On the drive from the Parmigiano Reggiano factory one couple joked they would love to swim in the salt curing water. As I laughed, I remember thinking bring on some more Lambrusco! A long gravel driveway led us to a stately villa. It was 3 or 4 stories high with a bright red terracotta roof. Honestly, I don’t know if it really was or not, but that’s how I remember it. Chickens and roosters scattered into the grass clucking and pecking like mad men as we slowly made our way to an outbuilding. A caramel-y, sweet smell mingled with that of old wine greeted us at the door. We headed upstairs to the attic where traditional balsamic vinegar was aging.
Aceto Balsamico Tradizionale di Modena DOP or Traditional Balsamic Vinegar of Modena
As I recall, tradition dictates that a family can only begin a new batteria, or set of casks, of balsamic at two moments in time–to celebrate a marriage or a birth. Each batteria is crafted of 5 different kinds of wood and arranged successively in size.
Each year, the smallest cask gives the vinegar output. No more than 1/3 of its contents can be emptied. The 1/3 that is taken out is replaced by 1/3 from the cask behind it, and so on. Fresh grape juice is added to the largest cask in the back. None of the casks are ever drained, and each become progressively thicker and more syrupy in texture as they become more concentrated over time, down to the smallest cask. This cask contains the most concentrated and longest aged sampling of the vinegar.
The tops of all the casks are covered by a piece of cloth which allows the vinegar to breathe and stops the fermentation process. Without getting to complicated, a sampling is sent to a consortium which blindly taste tests and decides yep, this is the bomb, or nope, goes back in until next year. If not approved for sale as traditional balsamic vinegar of Modena, the villa can sell it as condiment grade vinegar. If given the a-o-k, it gets bottled by the villa in the same 100 ml size and shape bottle used by all the villas approved for sale as Aceto Balsamico Tradizionale di Modena DOP The bottle is then adorned with a color coated DOP seal indicating age, and a label identifying the villa.
We sampled many years of balsamic. Each lending something different to our taste buds. True balsamic vinegar D.O.P. as well as balsamic condiment of Modena take on the flavors found in the casks. Oak, chestnut, cherry, juniper, mulberry, etc. Factory condiment does not as it is rapidly fermented in stainless steel so there are no wood nuances to take on. The moment of truth arrives when fresh vanilla gelato is topped with balsamic vinegar aged over 100 years known as extra vecchio.
Already lovers of true balsamic, we picked up a bottle of the extra vecchio on this tour which recently brought food passion back to me. I often find myself day dreaming of an Italian wedding taking place among the family’s Trebbiano vineyards over 100 years ago when I enjoy our bottle. I find myself remembering amazing Italian meals each time I smell or taste the contents. More so, I remember the company many Italian meals have been shared with–a professor, old and new friends, my husband. I remember the weather, the trip, the table setting. Food is the gateway to memory for me. Aceto Balsamico for me happens to open the gate.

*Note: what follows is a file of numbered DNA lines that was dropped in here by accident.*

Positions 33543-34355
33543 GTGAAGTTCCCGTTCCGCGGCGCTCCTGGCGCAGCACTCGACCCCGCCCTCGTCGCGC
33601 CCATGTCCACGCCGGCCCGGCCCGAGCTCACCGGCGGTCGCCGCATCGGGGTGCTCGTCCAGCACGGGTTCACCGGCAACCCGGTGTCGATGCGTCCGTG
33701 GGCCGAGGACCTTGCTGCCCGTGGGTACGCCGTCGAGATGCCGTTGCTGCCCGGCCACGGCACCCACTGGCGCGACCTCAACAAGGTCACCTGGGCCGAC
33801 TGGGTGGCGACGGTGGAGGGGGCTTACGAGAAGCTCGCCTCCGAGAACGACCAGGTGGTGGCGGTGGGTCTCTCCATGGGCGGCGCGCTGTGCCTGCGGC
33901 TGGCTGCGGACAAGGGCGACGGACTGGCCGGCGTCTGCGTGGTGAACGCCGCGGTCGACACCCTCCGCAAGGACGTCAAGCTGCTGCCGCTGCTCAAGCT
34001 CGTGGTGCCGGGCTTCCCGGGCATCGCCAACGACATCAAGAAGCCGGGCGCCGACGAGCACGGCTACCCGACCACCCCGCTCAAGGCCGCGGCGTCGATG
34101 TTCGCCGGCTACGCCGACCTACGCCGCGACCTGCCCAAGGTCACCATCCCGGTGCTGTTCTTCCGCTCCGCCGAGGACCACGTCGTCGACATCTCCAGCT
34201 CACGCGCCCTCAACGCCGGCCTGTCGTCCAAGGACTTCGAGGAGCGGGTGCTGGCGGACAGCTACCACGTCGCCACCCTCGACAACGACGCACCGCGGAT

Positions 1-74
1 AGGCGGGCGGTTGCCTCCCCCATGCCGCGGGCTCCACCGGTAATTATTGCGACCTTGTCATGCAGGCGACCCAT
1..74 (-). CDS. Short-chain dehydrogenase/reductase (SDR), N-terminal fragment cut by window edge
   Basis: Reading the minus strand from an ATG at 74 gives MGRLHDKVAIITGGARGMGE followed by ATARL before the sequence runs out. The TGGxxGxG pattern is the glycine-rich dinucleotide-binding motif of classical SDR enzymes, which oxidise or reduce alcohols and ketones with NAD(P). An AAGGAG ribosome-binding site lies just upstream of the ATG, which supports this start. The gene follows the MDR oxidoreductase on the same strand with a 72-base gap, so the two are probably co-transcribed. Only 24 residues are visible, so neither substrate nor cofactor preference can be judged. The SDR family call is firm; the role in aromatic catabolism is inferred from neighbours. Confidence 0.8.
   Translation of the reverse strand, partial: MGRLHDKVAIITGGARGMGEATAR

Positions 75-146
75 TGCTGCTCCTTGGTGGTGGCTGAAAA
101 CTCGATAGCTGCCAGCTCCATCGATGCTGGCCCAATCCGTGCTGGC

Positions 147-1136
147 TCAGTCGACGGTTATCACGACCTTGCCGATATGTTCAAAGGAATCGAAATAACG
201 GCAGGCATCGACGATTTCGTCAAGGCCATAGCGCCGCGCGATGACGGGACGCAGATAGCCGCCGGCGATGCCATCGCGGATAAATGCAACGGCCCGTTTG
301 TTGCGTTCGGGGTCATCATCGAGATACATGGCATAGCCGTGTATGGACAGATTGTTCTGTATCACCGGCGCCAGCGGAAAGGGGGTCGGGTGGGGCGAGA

Many Courses, Many Wines
We wrapped up the tour with a beautiful group meal. Alessandro’s partner Barbara joined us with their daughter. Pegged as a “lite lunch” this was far from that. How lite? Many hours long and 7 or 8 courses. We dined on the grounds of an organic winery, Inn, and restaurant.
Rolling hills surrounded us, and the leaves on the vineyards just started to emerge from their winter’s slumber. Alessandro and Barbara’s daughter was just gaining confidence in her little legs. She’d climb down the patio into the grass, and back up, and so it went for a while. Then she’d run to each of us asking for bread, or cheese.
Each course was paired with a wine from the vineyard. The highlight of the meal for me was ravioli stuffed with potato and mortadella in a butter and sage sauce. Honestly, the rest of the meal is kind of a blur of wine, laughter, closing my eyes in bites of ecstasy, more wine, and more laughter.
This experience was more than a food tour. It was the first time I believe I really adopted my motto that strangers are friends you haven’t met yet. New friends were made that day with one language in common, taste.
Part 1 of 3: Explore Italian Food, Bologna Style with Italian Days Food Tour
Part 2 of 3: Explore Italian Food, Parmigiano Reggiano DOP
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